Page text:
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International Orthopaedics

, Volume 36, Issue 6, pp 1235–1241 | Cite as

Pathological gait in children with Legg-Calvé-Perthes disease and proposal for gait modification to decrease the hip joint loading

  • Martin Švehlík
  • Tanja KrausEmail author
  • Gerhard Steinwender
  • Ernst B. Zwick
  • Wolfgang E. Linhart
Original Paper

Abstract

Purpose

Legg-Calvé-Perthes disease (LCP) severely limits the range of hip motion and hinders a normal gait. Loading of the hip joint is a major consideration in LCP treatment. The aim of this study was to evaluate gait patterns in LCP and identify gait modifications to decrease the load on the affected hip.

Methods

Forty children with unilateral LCP were divided into three groups based on the time base integral of the hip abductor moments during single stance on the affected side acquired during instrumented 3D gait analysis. X-rays of the affected hip were classified according to Herring and Catterall.

Results

Children in the “unloading” group spontaneously adopted a Duchenne-like gait with pelvis elevation, hip abduction and external rotation during single support phase. The “normal-loading” group showed pelvis elevation with a neutral hip position in the frontal plane. In the “overloading” group the pelvis dropped to the swinging limb at the beginning of stance accompanied by prolonged hip adduction. The time base integral of the hip abductor moments during single stance correlated positively with the X-ray classifications of Herring and Catterall, hip abduction angle and age. Older children preferred to walk in hip adduction during single stance, had more impaired hips and tended to overload them.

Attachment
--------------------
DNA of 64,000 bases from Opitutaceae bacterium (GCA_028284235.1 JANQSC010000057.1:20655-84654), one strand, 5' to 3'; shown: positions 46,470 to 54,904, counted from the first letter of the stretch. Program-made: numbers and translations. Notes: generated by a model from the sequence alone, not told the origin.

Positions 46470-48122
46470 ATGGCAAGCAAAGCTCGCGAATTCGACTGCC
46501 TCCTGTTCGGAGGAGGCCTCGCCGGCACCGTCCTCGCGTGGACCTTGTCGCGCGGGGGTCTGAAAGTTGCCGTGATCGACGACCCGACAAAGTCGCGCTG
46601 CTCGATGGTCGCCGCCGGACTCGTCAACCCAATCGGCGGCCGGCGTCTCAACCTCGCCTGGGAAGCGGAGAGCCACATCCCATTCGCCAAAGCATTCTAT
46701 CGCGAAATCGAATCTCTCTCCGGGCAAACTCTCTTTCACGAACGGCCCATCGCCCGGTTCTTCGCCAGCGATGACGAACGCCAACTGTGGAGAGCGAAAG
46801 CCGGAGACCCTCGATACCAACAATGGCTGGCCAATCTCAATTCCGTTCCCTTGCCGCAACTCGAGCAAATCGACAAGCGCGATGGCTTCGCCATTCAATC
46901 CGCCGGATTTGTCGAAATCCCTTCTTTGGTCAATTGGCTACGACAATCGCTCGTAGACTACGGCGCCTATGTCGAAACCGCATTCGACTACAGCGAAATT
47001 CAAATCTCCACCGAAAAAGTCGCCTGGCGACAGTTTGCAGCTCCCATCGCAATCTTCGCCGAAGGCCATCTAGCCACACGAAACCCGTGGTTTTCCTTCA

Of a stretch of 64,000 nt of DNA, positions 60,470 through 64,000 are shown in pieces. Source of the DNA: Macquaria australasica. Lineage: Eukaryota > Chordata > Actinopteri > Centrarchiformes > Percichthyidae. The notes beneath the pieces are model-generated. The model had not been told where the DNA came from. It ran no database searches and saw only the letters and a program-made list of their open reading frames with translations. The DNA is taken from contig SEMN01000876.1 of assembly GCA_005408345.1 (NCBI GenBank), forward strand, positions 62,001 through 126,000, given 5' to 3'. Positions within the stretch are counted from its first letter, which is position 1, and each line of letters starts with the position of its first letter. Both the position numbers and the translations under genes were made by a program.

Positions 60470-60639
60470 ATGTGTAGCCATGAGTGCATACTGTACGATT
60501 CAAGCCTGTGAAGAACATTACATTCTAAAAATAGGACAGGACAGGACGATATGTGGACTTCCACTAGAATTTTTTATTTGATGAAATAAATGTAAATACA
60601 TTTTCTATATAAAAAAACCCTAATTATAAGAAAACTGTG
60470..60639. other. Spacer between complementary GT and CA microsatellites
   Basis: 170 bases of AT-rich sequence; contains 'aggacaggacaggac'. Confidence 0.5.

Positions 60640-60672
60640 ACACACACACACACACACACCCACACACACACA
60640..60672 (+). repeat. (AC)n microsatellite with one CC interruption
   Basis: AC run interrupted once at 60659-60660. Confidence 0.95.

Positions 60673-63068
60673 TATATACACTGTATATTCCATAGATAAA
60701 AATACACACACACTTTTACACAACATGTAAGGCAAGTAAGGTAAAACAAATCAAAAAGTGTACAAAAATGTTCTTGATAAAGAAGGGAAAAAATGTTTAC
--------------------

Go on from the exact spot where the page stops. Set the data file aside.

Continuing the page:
Conclusion

The hip overloading pattern should be avoided in children with LCP. Gait training to unload the hip might become an integral component of conservative treatment in children with LCP.

Keywords

Abductor Muscle Single Support Phase Gait Pathology Stance Limb Single Stance 
These keywords were added by machine and not by the authors. This process is experimental and the keywords may be updated as the learning algorithm improves.

Notes

Acknowledgement

The study was supported by the scientific funds of the state of Styria, Austria.

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Copyright information

© Springer-Verlag 2011

Authors and Affiliations

  • Martin Švehlík
    • 1
    • 2
  • Tanja Kraus
    • 1
    Email author
  • Gerhard Steinwender
    • 1
  • Ernst B. Zwick
    • 1
  • Wolfgang E. Linhart
    • 1
  1. 1.Pediatric Orthopaedic, Department of Paediatric SurgeryMedical University of GrazGrazAustria
  2. 2.Orthopaedic Department for Children and Adults, 2nd Faculty of MedicineCharles University PraguePrague 5Czech Republic

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